ARLINGTON, Va., Nov. 19, 2015 /PRNewswire-USNewswire/ -- It won't be a lazy morning for all American workers next Thursday, according to findings from Bloomberg BNA's 2015 Thanksgiving Holiday Practices Survey, which has been conducted annually since 1980. While more than seven out of 10 surveyed employers have scheduled paid days off for both Thanksgiving Day and the following Friday, 36 percent of all responding organizations will require at least some employees to work on the national holiday, up slightly from 33 percent in 2014. For a complimentary copy of the report and to learn more about how employers manage the Thanksgiving holiday, visit here.
"While 96 percent of employers will designate Thanksgiving a paid day off, a number of organizations will require at least some of their employees to work on the holiday," said Robert Combs, Bloomberg BNA's Manager of Custom Research. "The good news for workers who are required to spend the holiday away from friends and family is that most will be compensated in the form of extra pay, additional time off or both. In fact, 82 percent of employers requiring Thanksgiving duty will provide workers extra pay and/or leave this year. And, as an added bonus, most of those workers won't have supervisors looking over their shoulder as less than 10 percent of organizations have management staff scheduled for work shifts on Thanksgiving."
Among the survey's key findings:
Employees responsible for public safety, security or maintenance are most likely to be at work on Thanksgiving Day. Security and public safety workers (14 percent), service and maintenance staff (13 percent), and technicians (13 percent) are most likely to draw holiday shifts.
Most employees who draw Thanksgiving shifts this year will get something extra in their paychecks, leave balances, or both. Among 133 surveyed employers requiring Thanksgiving duty this year, more than four out of five (82 percent) of the surveyed firms will provide employees extra compensation or time off, including time-and-a-half pay (32 percent), double-time pay (24 percent), compensatory time off in addition to regular pay (8 percent), or a combination of overtime and compensatory time off (6 percent) for working the holiday.
Workers with small organizations are most likely to be thankful on account of a four-day holiday weekend. Nearly eight in ten organizations with fewer than 1,000 workers (79 percent) have slated paid holidays for both Thanksgiving Day and the following Friday this year, while about three-fifths of larger employers (58 percent) will be so generous. In addition, Thanksgiving work shifts are planned by one-fifth of smaller firms (20 percent), compared with two-thirds of firms with at least 1,000 employees (66 percent).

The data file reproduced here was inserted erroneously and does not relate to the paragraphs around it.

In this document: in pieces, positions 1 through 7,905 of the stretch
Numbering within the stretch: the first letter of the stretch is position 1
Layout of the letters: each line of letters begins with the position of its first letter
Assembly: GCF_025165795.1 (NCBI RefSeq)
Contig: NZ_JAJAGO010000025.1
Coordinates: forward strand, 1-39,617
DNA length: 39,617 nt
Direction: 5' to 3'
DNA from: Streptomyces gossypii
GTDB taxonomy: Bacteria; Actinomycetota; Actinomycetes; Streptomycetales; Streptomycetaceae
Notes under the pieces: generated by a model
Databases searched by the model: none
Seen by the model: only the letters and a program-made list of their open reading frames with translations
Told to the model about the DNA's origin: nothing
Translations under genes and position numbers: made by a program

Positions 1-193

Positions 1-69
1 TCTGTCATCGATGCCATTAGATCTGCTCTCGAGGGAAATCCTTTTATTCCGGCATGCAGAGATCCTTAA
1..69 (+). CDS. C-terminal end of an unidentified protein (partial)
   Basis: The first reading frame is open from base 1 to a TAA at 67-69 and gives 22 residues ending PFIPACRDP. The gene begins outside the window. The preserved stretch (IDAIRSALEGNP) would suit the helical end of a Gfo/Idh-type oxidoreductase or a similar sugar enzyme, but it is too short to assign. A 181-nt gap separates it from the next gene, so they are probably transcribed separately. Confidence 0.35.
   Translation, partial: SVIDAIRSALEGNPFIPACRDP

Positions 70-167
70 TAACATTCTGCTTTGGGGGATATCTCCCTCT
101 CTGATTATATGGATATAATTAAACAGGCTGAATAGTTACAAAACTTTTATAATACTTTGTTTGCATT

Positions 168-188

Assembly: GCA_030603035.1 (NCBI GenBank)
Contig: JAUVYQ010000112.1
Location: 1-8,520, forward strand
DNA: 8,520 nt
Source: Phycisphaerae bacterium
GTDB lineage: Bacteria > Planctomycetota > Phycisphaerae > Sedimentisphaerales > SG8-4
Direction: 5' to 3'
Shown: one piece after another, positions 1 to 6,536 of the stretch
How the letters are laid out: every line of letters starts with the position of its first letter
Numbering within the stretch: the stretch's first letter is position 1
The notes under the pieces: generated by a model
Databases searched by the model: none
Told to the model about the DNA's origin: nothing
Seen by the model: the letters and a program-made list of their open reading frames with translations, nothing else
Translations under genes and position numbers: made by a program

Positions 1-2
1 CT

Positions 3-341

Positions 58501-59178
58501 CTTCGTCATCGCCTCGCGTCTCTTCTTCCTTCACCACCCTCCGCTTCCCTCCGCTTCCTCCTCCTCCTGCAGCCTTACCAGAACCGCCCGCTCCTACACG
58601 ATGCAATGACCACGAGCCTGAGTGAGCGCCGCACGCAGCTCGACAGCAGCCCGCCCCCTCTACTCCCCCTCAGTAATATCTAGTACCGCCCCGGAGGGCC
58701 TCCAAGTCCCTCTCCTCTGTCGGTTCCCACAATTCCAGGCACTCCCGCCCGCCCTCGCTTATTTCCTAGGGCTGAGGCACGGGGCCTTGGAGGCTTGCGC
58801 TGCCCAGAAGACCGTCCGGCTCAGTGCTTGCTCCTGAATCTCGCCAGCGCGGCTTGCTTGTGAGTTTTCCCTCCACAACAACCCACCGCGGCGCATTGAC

Thanksgiving work requirements have remained level in the past few years — and holiday shifts were considerably more common in the early 2000s. Thirty-six percent of responding employers will require at least a few employees to work on Thanksgiving Day this year, fairly level with 2014 (33 percent), 2013 (37 percent) and 2012 (36 percent). Reports of Thanksgiving work shifts consistently exceeded 40 percent from the mid-1990s through the early 2000s, topping out at 48 percent in 2000.
Thanksgiving gifts — turkeys, luncheons, gift certificates for food — will be distributed at a minority of employers. Thanksgiving gifts appear somewhat more widespread this year than in the recent past, with 26 percent of all responding organizations having some type of employee gift planned for late November, compared with a range of 11 to 20 percent during the previous decade. Sixteen percent of firms will hold Thanksgiving luncheons or dinners, 7 percent will distribute gift certificates for food, while 4 percent will send workers home with a turkey.
Bloomberg BNA has been tracking Thanksgiving employer practices since 1980 and this year's survey is based on a survey of over 350 senior human resource and employee relations executives representing a broad cross-section of U.S. employers. For a complimentary copy of the report and to learn more about how employers manage the Thanksgiving holiday, visit here.
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